BREXIT has always sent a chill down the spines of those who care about the health of our seas.

Since the vote to leave the European Union charity Open Seas has been warning that there is a “huge danger” of over-fishing. Why? Because already dysfunctional and poorly enforced controls imposed by the EU’s Common Fisheries Policy (CFP) may be lost.

The fishing industry - much of which has lobbied for CFP reform - has dismissed such concerns. Stocks, they argue, will still need to be managed.

Speaking two years ago, Bernie Armstrong of the Scottish Fishermen’s Federation, said: “Not one extra fin of fish will be caught nor will there be any catching above sensible scientific limits. The fishermen will not be in charge. Our government will be in charge of how fish within our economic zone is caught. This is an opportunity for more sustainable fishing not less.”

But overfishing is not the only threat: there is also ghost gear, the nets and tackle left to pollute waters, hurting sea life such as dolphins

As skippers jostle ahead of Brexit, each trying to “bagsie” traditional grounds to gain the upper hand in talks, there is a risk of more ghost gear.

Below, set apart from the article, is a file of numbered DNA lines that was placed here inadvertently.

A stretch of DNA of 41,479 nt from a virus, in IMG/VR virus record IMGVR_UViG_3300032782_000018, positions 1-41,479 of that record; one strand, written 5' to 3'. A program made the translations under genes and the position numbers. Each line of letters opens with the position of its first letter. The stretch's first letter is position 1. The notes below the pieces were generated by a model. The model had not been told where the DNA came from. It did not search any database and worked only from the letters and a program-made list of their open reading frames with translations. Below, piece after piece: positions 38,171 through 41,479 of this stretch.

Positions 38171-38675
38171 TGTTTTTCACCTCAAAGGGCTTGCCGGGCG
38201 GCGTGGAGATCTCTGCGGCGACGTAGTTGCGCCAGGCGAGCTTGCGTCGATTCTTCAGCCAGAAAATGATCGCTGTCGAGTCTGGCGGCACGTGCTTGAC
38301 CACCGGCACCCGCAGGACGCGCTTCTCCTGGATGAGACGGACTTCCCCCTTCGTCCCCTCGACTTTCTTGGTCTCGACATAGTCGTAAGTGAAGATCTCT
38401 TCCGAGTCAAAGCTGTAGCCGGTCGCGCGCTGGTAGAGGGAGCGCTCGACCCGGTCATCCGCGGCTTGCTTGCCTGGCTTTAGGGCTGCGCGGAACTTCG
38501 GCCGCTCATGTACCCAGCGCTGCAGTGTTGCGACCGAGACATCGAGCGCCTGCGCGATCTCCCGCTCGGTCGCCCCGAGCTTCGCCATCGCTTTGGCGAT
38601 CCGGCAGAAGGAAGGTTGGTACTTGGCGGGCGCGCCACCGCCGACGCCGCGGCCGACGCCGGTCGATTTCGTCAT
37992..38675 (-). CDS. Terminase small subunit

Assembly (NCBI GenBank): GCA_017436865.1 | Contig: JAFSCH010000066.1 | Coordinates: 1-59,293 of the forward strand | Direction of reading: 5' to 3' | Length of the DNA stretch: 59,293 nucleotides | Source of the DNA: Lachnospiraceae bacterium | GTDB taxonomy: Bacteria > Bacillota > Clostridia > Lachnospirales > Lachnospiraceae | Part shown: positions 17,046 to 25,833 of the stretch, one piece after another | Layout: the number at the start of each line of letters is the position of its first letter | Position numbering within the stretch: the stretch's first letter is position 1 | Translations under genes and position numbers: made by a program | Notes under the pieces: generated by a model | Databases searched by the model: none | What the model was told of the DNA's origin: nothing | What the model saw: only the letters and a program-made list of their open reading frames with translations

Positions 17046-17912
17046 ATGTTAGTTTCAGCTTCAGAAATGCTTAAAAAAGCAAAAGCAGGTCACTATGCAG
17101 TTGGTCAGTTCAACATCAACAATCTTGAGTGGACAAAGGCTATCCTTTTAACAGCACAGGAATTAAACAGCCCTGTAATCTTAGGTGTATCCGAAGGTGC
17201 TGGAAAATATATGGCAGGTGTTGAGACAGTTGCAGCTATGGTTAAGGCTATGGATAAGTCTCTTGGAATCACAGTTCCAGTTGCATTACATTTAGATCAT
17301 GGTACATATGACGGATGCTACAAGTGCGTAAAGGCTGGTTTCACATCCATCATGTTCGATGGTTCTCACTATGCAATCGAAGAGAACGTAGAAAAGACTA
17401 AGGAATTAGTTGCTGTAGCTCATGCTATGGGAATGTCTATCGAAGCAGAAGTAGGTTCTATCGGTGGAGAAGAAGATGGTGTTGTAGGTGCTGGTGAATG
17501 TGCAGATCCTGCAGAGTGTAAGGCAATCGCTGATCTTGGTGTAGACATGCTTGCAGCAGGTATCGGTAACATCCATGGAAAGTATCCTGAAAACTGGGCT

That, for example, is what happens if a trawler steams through a gill net, or if a gillnetter leaves their gear to block a trawler.

Asked about the recent stand-off west of Shetland, Nick Underdown, head of campaigns at Open Seas, said: “In disputes between fishermen, the health of our environment often suffers the most.

“Set nets can lead to ghost fishing and bottom-trawling can destroy seabed habitat. There are no simple scapegoats for fishing gear conflict, but ultimately it reflects a failure of management.

“The responsibility now lies with Ministers to de-escalate the situation and improve regulation of the fisheries in collaboration with European neighbours.

“The Scottish Government needs to urgently improve fisheries enforcement to deal with illegal and unsustainable fisheries. If high-frequency vessel tracking and electronic monitoring was rolled-out across the fleet, instead of the wholly inadequate track-rate of once every two hours, then it would be much easier for government to manage and fishermen to get redress for illegal behaviour or bad practice at sea.”